Watch the line: Jayhawks need to improve free-throw shooting in weeks ahead
Basketball purists watching Kansas the past couple of games most likely noticed the Jayhawks missing out on easy points in their previous two outings.
KU shot 70 percent or better at the free-throw line in its first four games of the season, but the Jayhawks’ numbers took a nose dive in the Maui Invitational championship game against Vanderbilt. Kansas won its third game in three nights despite making just 12 of 22 at the charity stripe (54.5%).
But then the bottom fell out Tuesday night at Allen Field House, against Loyola Maryland, when the Jayhawks (5-1) connected on just 12 of 26 freebies.
The back-to-back poor outings have dropped KU’s free-throw percentage through six games to 69.3%. Not terrible, but not exactly ideal, either.
A little slump? Or a trend in the wrong direction? We’ll have to wait and find out. Free-throw shooting will at the very least be an interesting sub-plot in the coming weeks, as KU heads into Big 12 play in January.
As of Thursday, Kansas ranked 160th in the nation in free-throw percentage — basically middle of the pack, among 346 Division I programs. For a point of reference, national leader St. Bonaventure is hitting 84.4%.
We’re dealing with some small-to-very-small sample sizes, but seven of KU’s top 12 players currently are shooting below 70 percent at the foul line:
- Perry Ellis: 22-for-32, 68.8%
- Wayne Selden Jr.: 15-for-23, 65.2%
- Landen Lucas: 9-for-13, 69.2%
- Svi Mykhailiuk: 4-for-6, 66.7%
- Carlton Bragg: 2-for-5, 40%
- Cheick Diallo: 1-for-4, 25%
- Lagerald Vick: 1-for-4, 25%
Of those, Ellis and Selden are the most troubling, because they will continue to be the Jayhawks getting to the line the most — along with Frank Mason III (and possibly Diallo). But they also possess the offensive prowess necessary to improve, perhaps drastically so.
Selden shot just 5-for-10 against Vandy, missing four straight at the line in the final minute. So that’s where his potentially skewed numbers come from. And while you can’t rule out tired legs as the reason for his struggles on that night, nobody’s legs will feel fresh come February and March.
The junior guard, who has otherwise shot the ball great (54.8% field goals, 57.1% 3-pointers), will need to improve on his career free-throw numbers to make the best offensive impact possible. Selden shot 62.9% on free throws as a freshman and upped that percentage to just 65.7% his sophomore season. His stroke and strength make you wonder why he hasn’t broken the 70% barrier, but the way he has approached this season so far makes you think he is capable of busting through and becoming an even more well-rounded player.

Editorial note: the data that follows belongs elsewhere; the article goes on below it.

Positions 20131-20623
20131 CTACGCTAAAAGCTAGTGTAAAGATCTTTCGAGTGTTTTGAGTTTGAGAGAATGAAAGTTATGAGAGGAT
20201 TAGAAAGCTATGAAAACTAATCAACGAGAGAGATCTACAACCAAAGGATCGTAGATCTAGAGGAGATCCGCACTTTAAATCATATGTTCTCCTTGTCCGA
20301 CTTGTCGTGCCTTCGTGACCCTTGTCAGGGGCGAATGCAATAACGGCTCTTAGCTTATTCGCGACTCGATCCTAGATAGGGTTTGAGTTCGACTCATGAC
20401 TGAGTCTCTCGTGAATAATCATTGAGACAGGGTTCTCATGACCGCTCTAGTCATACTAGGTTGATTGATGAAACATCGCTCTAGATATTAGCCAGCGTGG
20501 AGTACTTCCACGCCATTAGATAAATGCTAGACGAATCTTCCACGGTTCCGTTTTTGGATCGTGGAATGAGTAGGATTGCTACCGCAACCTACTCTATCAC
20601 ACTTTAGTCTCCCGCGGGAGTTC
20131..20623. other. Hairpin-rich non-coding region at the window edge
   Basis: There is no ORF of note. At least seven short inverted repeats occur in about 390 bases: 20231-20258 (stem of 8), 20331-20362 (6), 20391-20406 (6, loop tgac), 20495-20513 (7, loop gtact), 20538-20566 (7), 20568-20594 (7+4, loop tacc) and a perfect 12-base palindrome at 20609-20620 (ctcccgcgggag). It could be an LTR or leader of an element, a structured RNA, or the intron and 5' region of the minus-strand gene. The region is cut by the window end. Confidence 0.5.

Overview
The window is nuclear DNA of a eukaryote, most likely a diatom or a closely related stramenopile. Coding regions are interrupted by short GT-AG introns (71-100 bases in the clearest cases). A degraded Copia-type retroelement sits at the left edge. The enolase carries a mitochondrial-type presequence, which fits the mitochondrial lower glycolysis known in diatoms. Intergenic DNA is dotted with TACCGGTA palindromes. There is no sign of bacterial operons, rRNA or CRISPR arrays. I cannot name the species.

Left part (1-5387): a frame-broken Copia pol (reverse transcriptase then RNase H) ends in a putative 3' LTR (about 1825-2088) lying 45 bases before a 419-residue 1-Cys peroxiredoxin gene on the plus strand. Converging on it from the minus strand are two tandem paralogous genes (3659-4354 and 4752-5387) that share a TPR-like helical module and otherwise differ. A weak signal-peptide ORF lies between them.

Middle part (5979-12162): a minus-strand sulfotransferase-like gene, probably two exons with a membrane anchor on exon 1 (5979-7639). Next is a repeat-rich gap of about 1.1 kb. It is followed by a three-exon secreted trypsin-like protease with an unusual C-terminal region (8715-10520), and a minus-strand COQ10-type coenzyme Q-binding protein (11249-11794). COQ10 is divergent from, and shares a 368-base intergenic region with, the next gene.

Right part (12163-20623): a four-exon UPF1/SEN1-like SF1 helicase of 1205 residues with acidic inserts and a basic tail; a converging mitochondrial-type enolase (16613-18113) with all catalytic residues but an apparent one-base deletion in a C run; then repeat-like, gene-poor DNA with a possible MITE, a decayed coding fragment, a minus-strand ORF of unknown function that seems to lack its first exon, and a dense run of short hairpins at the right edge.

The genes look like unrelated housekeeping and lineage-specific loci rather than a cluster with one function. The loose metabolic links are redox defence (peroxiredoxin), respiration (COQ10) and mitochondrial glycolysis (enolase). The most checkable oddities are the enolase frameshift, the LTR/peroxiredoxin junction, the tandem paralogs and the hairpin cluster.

A junior forward, Ellis on three occasions this season has missed three free throws and shot less than 60 percent: 2-for-5 vs. Michigan State, 3-for-6 vs. Chaminade and 4-for-7 vs. Loyola.
He’s mostly been hot or cold, though. In his other three games combined, Ellis is 13-for-14 (92.8%).
The real Perry Ellis probably exists somewhere between those two extremes. The 6-foot-8 senior from Wichita shot 73.8% as a freshman, 76.3% as a sophomore and 73% as a junior. Like Selden, he’s capable of better, and KU needs him to be.
The upcoming slate of non-conference opponents will mostly be easy enough for KU to get by with average to mediocre free-throw shooting, but games will get tighter and victories harder to come by before you know it.
In the past five years for coach Bill Self, the Jayhawks have made:
- 72.4% in 2014-15
- 71.1% in 2013-14
- 73.3% in 2012-13
- 69.2% in 2011-12 (a Final Four team)
- 67.9% in 2010-11 (Elite Eight team)
As KU has proven in that span, free-throw success doesn’t necessarily correlate perfectly with postseason advancement, but KU polishing up on its 15-foot open looks in the weeks to come will only help the Jayhawks down the road.
We’ll see in the weeks and months to come if the rest of the team can catch up with the Jayhawks who are off to better starts at the stripe (and if these guys can keep it up):
- Mason, 19-for-24, 79.2%
- Jamari Traylor, 11-for-14, 78.6%
- Devonté Graham, 10-for-12, 83.3%
- Brannen Greene, 7-for-8, 87.5%
- Hunter Mickelson, 3-for-4, 75%
Mason entered the season as a 74.4% shooter, Graham shot 72.4% as a freshman, Traylor made just 62.1% combined in his previous three seasons, Greene (89.6% past two years) is the best shooter on the team and Mickelson, since a 51.6% season as an Arkansas freshman, has hit at an 82.8% clip.